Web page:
> Now we're at the stage of worrying about exactly what the files should look like after a crash. Give it a few years and I'm sure we'll find something else to worry about. Also, POSIX was written a long time ago and deliberately vague on some points because they wanted to support many existing systems which all worked slightly differently.
Well ya. That's progress I guess. People always want better, demand better.
In the case of Linux your traditionally dealing with half-way decent hardware running with UPS and ran by professionals. That is your designing the OS to perform well and reliably when managed by a person who knows, understands, and cares quite a bit about the hardware they are using.
Now with consumer-oriented Linux devices your dealing with people constantly putting excessive demands and loads on the system (especially graphics, which has been a weak point in stability for all systems including Linux) devices that are cheap and mass produced, ran by people that don't even understand what a OS is, have to operate with as low as power usage as possible, and have users with very low tolerances for anything really technical.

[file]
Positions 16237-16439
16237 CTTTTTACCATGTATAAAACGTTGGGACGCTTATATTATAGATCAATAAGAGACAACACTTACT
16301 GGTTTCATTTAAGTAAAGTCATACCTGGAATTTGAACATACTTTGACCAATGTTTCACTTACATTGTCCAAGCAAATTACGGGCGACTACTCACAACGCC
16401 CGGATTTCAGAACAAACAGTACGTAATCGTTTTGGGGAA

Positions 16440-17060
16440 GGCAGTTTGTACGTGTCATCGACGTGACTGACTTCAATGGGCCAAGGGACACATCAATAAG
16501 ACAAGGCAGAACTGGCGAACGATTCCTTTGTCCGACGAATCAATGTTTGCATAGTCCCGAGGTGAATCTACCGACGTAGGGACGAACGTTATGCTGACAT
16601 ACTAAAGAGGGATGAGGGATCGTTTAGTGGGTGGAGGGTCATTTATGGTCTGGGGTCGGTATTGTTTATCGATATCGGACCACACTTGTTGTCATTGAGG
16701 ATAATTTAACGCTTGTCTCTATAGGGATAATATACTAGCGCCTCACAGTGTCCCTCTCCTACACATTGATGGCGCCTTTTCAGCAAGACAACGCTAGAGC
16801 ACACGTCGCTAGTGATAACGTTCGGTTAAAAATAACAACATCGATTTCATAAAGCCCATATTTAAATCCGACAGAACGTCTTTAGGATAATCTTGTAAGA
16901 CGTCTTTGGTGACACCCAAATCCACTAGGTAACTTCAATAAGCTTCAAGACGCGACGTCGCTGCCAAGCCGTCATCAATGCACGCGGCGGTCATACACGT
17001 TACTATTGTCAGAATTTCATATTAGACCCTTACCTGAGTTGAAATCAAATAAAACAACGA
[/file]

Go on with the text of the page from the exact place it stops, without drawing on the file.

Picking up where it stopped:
In this specific case your having Ubuntu users using unstable graphics drivers with developer versions of the operating system. They were crashing their system frequently; several times a day sometimes. They are doing weird things like over clocking RAM and all that crap.
They were finding that Ext4 was eating a significant portion of their file system, were as with Ext3 it didn't.
But that is just a tip of the iceberg. Your going to deal with mobile phones with batteries that just 'crap out'. Your going to deal with mobile internet devices that get used in abusive environments. Your going to deal with hand held devices that suspend to ram a dozen times a minute.
Try explaining to your grandma or to the guy down the street running a Moblin netbook that their system is not bootable anymore, or they can't use most of their applications, because POSIX doesn't give a shit that users get half their file system blown away when they shut their devices down incorrectly.
I don't know the best way to fix it, whether it's best to:
* Get the Kernel developers to care about maintaining a consistent file system image on the disk at all times
* Get the biggest clue stick in the world and collectively drive the "fsync is your friend" point home to all potential Linux developers.
* third option
I don't know.
But certainly demands and expectations change. Just like everything else in the computing landscape changes.